Researchers at the Wake Forest Institute for Regenerative Medicine (WFIRM) are investigating a potential new therapy for cystic fibrosis (CF).
About 1,000 new cases of CF are diagnosed each year. People with the disease have a gene defect that causes the body to produce thick, sticky mucus that builds up in the lungs and digestive tract. The mucus can lead to life-threatening lung infections and disrupt the normal breakdown and absorption of food. According to the Cystic Fibrosis Foundation, the median life expectancy for people with the disease is the late 30s.
While the genetic cause of CF has been known for more than 20 years, a curative treatment has not yet been developed. The disease is often diagnosed before or shortly after birth. An effective therapeutic intervention at an early stage could prevent the onset of disease.
Research Approach and Goals
Early work in animal models showed that cell therapy reversed or prevented lung disease from occurring and was safe to use. As a result, an ongoing Phase I clinical trial is being conducted in Australia to evaluate cell replacement therapy for the treatment of bronchopulmonary dysplasia in pre-term infants with hopes of an additional clinical trial in the U.S.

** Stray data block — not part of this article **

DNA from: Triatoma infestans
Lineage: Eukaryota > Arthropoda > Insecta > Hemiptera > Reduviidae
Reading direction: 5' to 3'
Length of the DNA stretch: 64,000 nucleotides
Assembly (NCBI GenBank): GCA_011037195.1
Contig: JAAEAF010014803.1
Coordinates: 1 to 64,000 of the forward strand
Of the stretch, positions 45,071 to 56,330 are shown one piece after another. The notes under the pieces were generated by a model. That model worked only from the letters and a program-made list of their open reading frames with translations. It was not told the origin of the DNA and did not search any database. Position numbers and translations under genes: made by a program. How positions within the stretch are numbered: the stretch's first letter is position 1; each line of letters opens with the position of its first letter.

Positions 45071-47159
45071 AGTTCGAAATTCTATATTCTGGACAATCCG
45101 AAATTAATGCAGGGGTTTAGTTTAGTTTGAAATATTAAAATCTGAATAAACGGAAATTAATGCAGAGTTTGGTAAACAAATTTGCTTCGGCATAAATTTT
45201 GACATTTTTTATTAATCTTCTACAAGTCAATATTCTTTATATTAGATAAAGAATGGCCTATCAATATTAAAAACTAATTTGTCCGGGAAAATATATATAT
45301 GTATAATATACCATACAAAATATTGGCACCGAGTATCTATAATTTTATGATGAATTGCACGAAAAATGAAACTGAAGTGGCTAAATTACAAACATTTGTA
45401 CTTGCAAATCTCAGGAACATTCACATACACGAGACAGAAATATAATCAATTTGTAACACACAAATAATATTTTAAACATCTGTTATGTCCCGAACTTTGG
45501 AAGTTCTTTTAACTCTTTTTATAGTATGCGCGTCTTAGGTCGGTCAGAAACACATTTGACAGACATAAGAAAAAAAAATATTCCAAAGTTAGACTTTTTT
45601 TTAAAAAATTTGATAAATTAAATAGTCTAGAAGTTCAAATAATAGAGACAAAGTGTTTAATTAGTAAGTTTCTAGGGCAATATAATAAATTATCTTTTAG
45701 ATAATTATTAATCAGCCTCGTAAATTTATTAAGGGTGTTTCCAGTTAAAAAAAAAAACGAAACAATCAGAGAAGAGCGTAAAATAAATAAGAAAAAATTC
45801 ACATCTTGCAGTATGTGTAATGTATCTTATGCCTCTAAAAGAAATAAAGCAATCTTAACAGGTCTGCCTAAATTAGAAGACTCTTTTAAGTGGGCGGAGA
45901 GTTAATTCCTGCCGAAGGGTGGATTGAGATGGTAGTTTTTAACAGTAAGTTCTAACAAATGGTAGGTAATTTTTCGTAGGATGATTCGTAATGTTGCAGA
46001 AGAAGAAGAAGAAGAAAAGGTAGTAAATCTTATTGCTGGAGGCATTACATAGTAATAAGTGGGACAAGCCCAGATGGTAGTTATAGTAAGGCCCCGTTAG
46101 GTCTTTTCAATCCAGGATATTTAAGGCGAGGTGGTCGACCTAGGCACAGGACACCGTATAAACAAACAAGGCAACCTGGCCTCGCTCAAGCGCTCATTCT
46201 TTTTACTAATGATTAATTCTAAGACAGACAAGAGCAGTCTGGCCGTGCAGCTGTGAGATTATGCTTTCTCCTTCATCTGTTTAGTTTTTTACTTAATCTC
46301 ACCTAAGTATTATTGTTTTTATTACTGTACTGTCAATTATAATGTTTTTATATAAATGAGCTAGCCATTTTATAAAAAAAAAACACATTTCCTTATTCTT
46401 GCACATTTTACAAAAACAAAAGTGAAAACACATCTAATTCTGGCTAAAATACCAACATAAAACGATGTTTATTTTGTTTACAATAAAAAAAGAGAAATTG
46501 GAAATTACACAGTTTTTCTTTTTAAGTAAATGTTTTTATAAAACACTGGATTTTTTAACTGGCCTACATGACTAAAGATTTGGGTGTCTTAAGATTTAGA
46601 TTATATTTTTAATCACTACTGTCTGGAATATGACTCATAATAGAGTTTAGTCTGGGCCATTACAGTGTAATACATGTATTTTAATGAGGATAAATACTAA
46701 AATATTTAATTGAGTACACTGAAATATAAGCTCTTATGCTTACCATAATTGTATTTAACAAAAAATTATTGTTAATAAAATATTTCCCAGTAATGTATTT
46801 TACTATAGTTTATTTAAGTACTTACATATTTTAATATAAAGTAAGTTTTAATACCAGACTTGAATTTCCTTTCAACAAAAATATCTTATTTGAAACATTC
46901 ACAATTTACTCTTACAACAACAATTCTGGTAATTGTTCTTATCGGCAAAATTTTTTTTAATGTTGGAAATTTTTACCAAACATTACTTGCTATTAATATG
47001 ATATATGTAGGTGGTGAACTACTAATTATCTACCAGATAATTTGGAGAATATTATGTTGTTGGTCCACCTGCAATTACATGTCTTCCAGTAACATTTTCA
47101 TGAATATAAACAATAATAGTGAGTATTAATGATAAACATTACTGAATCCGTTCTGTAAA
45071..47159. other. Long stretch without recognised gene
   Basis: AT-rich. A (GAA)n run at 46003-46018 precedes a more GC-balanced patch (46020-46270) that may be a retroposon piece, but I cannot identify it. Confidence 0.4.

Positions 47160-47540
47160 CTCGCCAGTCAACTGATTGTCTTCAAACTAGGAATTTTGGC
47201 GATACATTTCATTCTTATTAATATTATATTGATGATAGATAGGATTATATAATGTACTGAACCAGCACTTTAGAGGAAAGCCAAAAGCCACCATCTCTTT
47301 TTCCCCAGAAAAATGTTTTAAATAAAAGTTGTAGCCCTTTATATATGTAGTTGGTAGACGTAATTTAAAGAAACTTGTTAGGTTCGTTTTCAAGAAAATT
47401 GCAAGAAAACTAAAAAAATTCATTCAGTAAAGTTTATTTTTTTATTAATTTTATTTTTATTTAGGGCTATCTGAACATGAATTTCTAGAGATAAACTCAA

In tandem with that study, researchers are collecting immune cells directly from CF patients to test the therapy on the patient’s cells. This is a more personalized approach and demonstrates that not all CF patients are the same, with some whose cells respond better than others. Now researchers are trying to understand why.
Research Highlights and Innovation
A potential therapy for the disease may be a type of stem cell found in placenta (afterbirth) and amniotic fluid that was discovered by researchers at WFIRM. These cells have been shown to have the ability to form normal lung cells and to produce lung-specific genes and proteins, including the gene that is defective in CF patients.
The scientists will first explore the use of these cells as an injectable therapy in animals with a CF-like disease. Magnetic resonance imaging (MRI) will be used to track the location of the cells. The ultimate goal is to develop a cell replacement therapy to restore normal gene function in patients with CF.